I also noticed that some of the team members were responsive to being directed, but weren't comfortable with self-directing. The contractors that introduced Agile and Scrum practices tried to get team members to "think outside the box", adapt to changing situations, and stretch themselves. Some were afraid of making mistakes (due to the lack of psychological safety) while some seemed to lack the experience and skill needed to work in a more flexible and ambiguous environment. At the time, I had a real concern that DevOps would never work until the staff and leaders who couldn't make the turn quit or retired.

I left the insurance company in 2021. The IT department made great strides in improving its tech stack and agile practices. However, based on the cultural component of DevOps, I wouldn't be surprised if they were still "in transition" to this day.

I eventually moved to a staffing company that has only been around since 1997. I was very excited about my new role. The company had already migrated to using cloud technologies. They used tools like Azure DevOps, Terraform, OpsGenie, and ServiceNow. The company even had job titles like DevOps Engineer and Cloud Infrastructure Architect. The insurance company I was at previously was only poking a stick at cloud anything when I left. I was looking forward to seeing how a modern, cloud-based IT shop operates.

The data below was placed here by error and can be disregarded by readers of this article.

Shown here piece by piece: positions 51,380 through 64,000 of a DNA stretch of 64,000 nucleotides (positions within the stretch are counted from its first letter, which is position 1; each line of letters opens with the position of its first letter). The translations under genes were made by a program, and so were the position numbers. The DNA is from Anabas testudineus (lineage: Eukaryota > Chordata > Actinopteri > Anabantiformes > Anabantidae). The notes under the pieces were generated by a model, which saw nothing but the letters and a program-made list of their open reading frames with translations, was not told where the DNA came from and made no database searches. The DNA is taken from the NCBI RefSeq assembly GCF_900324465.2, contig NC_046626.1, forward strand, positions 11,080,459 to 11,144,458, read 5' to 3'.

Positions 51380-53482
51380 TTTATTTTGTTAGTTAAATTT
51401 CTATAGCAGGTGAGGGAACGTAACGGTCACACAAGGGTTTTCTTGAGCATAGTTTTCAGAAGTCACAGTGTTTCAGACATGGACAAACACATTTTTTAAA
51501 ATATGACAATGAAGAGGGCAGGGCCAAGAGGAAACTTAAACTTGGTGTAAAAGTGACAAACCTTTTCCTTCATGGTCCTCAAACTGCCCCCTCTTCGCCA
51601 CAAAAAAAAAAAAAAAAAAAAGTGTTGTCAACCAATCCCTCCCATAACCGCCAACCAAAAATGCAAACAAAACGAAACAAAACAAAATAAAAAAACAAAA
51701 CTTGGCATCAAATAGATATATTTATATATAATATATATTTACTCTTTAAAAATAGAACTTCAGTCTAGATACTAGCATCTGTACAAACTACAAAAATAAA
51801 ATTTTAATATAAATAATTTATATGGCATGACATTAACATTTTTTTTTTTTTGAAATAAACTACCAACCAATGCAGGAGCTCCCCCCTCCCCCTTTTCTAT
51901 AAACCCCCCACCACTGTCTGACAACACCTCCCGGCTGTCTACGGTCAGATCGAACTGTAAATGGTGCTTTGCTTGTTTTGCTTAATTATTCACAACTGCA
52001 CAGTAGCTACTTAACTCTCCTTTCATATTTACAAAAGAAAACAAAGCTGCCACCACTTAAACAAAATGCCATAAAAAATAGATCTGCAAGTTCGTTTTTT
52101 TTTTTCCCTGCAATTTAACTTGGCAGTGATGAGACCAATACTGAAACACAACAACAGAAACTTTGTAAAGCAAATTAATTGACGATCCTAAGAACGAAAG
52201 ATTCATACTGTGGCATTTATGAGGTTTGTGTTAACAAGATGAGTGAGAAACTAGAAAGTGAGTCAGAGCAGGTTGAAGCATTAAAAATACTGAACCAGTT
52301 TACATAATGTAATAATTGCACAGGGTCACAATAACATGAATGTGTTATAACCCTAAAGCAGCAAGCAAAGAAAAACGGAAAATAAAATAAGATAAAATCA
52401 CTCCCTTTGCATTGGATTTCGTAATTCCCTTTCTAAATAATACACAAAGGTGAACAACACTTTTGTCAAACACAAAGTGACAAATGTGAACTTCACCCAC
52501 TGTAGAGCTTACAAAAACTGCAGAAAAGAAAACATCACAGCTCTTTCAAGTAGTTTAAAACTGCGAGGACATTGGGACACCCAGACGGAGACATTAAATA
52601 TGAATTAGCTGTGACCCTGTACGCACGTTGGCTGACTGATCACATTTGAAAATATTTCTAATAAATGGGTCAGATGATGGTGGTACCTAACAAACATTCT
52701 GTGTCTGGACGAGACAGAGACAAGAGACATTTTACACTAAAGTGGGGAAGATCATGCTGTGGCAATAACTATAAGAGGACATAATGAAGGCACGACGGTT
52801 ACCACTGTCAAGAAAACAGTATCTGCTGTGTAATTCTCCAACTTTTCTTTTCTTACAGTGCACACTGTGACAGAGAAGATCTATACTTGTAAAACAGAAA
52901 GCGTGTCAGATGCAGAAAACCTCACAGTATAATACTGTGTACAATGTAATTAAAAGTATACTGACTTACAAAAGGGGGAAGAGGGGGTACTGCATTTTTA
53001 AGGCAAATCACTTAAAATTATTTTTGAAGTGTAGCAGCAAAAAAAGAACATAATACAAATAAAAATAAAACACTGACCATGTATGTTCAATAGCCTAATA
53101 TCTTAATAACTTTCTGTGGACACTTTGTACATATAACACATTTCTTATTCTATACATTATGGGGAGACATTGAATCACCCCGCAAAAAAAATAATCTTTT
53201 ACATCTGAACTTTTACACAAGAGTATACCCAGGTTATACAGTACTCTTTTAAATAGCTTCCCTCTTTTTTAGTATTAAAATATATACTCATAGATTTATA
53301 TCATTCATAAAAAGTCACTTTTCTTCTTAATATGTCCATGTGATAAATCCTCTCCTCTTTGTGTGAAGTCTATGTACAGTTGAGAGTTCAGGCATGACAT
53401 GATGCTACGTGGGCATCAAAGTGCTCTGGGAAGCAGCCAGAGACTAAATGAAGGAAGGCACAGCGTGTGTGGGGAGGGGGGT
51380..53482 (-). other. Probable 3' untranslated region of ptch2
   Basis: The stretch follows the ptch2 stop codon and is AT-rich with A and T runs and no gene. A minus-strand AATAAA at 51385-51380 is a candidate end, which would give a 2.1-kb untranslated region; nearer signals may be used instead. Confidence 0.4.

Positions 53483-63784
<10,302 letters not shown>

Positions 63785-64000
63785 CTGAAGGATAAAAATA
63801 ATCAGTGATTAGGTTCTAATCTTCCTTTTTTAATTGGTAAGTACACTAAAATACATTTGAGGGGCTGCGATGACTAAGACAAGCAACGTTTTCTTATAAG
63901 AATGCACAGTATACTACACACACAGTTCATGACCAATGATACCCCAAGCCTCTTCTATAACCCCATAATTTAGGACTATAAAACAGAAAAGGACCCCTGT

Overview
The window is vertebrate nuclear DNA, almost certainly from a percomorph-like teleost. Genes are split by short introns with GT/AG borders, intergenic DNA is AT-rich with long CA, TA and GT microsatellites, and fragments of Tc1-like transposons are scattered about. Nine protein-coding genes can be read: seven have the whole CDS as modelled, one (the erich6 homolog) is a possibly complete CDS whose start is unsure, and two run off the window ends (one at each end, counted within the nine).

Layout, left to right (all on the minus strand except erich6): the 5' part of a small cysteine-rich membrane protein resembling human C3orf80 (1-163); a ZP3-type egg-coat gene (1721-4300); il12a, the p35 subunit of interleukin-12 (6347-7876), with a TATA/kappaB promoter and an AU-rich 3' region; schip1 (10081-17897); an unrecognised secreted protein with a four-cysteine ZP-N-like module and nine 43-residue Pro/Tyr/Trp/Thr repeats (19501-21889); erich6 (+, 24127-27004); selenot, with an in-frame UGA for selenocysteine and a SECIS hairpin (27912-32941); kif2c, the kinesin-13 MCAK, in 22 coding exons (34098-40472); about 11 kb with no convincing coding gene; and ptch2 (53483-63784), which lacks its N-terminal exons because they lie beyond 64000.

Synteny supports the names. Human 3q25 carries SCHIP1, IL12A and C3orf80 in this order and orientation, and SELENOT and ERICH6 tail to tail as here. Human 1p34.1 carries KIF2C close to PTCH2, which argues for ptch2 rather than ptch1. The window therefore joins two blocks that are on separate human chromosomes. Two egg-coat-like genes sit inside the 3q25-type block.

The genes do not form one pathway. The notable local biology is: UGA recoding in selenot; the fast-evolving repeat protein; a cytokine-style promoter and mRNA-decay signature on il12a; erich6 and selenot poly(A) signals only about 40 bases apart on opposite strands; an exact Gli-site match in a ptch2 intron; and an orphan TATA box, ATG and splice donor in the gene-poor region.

On my development team, everything was going as I had hoped. We used Scrum to iterate on work, we used PRs to review and approve code changes, and our deployments were automated. We had a Change Advisory Board (CAB) that handled reviewing and approving changes before deployment. I had a good working relationship with one of the DevOps managers. He and I had worked together to get my team's Azure access adjusted and we refactored some code so that manual steps by a DevOps admin were eliminated from our normal deployments.

Then, one fateful day, my team needed to deploy a brand new solution to production. On the day of the release, someone happened to notice that we were using Bicep, a language from Microsoft used to deploy Azure resources, instead of Terraform to set up the solution's infrastructure. A few hours before the release, the Director of Tech Services informed me that my release was not to go live with Bicep. Terraform was the only allowed technology and I needed to push the release to convert to Terraform. I offered to deploy with Bicep that night and switch to Terraform during the following sprint, but the director would not compromise. He indicated that in his experience development teams don't follow through with such things and his team gets stuck with the clean-up. He said "We are working toward a true DevOps culture...", but I certainly wasn't feeling it at that moment.

Establishing a DevOps culture is more of a journey than a destination. The tooling part of DevOps seems like a solved problem to me; an organization just has to decide which tools they can afford to use. The real work for establishing a DevOps culture is with the people in all departments (not just IT). Old department silos need to be torn down. The people need good processes, good leaders, and a clear vision. I wonder now if forgiveness is also key to making the transition successfully.